The Consumer Price Index (CPI)-based monthly inflation increased to a four-month high of 8.7pc in February 2021 as compared to 5.7pc in January, data issued by Pakistan Bureau of Statistics revealed on Monday.
Urban CPI rose to 8.6pc vs. 5.0pc in the previous month, while Rural CPI clocked in at 8.8pc vs. 6.6pc in January 2021.
“We think the monthly increase in CPI is broadly a reflection of the surging global commodity prices (depicted by many indices as discussed below), coupled with 15pc power tariff hike (an IMF precondition for program resumption),” said an analysis issued by the Intermarket Securities Limited read. “Also note that the February reading could have been higher, had it not been for a high-base (CPI in Feb 2020: 12.4pc).”
Core inflation, however, remained moderate during the month under review.
Urban core inflation was recorded 6.4pc in February vs. 5.4pc in January. Rural core inflation, on the other hand, fell to 7.7pc vs. 7.8pc in the previous month. During July-February FY21, urban and rural core inflation have averaged 5.6pc and 7.7pc, respectively.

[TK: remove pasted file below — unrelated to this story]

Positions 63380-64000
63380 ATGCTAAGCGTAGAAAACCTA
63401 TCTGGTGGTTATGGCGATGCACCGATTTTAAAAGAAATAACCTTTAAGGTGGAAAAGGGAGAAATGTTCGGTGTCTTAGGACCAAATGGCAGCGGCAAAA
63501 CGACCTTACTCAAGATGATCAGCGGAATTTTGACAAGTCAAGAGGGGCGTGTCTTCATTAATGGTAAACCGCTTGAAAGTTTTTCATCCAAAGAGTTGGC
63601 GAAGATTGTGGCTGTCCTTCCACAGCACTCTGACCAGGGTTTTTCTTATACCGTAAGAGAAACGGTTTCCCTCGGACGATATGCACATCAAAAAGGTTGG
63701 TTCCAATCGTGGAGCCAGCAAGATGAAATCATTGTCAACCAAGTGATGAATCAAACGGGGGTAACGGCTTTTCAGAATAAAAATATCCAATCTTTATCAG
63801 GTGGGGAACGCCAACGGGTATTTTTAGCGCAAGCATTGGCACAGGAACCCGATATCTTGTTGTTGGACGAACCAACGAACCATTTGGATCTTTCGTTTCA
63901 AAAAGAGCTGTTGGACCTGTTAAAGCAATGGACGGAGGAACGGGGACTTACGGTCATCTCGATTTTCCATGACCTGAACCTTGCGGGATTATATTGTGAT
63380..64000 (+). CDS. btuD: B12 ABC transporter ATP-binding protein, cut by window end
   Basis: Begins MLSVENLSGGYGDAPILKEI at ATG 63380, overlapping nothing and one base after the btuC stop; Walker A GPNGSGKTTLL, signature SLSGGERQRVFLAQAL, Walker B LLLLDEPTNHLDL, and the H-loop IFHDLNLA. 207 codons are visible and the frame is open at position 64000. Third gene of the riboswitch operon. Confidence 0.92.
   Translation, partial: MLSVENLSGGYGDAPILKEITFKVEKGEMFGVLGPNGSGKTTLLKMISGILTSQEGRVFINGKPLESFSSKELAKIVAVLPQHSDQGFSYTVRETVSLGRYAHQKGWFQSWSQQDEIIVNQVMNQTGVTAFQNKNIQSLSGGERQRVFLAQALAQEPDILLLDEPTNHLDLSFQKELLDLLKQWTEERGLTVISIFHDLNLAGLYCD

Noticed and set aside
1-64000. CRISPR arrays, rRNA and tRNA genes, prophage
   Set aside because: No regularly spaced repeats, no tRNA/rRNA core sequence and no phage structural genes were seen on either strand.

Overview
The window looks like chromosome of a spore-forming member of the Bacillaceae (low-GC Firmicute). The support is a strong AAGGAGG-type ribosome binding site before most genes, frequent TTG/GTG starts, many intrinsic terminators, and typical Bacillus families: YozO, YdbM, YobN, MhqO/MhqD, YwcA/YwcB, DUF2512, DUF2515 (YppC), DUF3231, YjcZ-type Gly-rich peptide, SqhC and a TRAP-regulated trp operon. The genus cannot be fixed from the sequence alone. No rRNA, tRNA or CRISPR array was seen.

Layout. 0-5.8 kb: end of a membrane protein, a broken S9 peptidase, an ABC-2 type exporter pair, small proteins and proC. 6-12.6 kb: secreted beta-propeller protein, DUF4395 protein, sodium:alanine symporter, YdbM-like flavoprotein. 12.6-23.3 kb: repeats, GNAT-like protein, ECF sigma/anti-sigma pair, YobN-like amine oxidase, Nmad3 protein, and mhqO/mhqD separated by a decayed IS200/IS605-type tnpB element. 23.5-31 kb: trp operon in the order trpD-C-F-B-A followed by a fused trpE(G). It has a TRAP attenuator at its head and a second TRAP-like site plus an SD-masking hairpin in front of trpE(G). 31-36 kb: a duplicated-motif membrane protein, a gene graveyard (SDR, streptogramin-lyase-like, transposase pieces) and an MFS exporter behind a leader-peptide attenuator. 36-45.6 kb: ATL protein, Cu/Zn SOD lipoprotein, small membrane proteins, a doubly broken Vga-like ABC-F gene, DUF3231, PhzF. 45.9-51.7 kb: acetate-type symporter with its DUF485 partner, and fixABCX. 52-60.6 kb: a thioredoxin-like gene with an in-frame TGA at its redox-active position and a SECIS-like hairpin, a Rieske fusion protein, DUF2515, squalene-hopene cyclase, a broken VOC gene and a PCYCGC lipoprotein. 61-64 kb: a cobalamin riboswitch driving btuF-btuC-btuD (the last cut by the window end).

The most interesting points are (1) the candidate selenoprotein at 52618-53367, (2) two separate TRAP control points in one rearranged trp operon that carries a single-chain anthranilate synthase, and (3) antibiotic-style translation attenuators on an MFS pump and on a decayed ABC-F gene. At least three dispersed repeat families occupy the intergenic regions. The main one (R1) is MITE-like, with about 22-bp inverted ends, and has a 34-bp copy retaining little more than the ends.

According to the PBS data, urban/rural food inflation crept up again to 10.3pc/9.1pc in February, after reporting a multi-month low in January (7.3pc/7.2pc). This was driven by non-perishable food items (up c.15pc YoY) including chicken, cooking oil, and pulses (the latter two entail imports and are driven by global prices).
National CPI has averaged 8.3pc YoY during July-February period (urban 7.2pc and rural 9.9pc) within the SBP’s projected range of 7-9pc. While core inflation continues to point to moderate demand-led inflation, the headline CPI remains high and could be higher in the coming months. Food prices are prone to rising ahead of Ramadan (falling in April 2021), while global commodity prices remain up-trending. Petrol price changes have recently been held back by the government and a potentially big change in future will push CPI higher.
“We believe that the SBP will overweigh the headline CPI in future monetary policy decisions, as it did in the previous spell of monetary tightening. In this context, the present trends support increase in interest rates as early as May (SBP guided no change in stance till March MPS),” the IMS report read.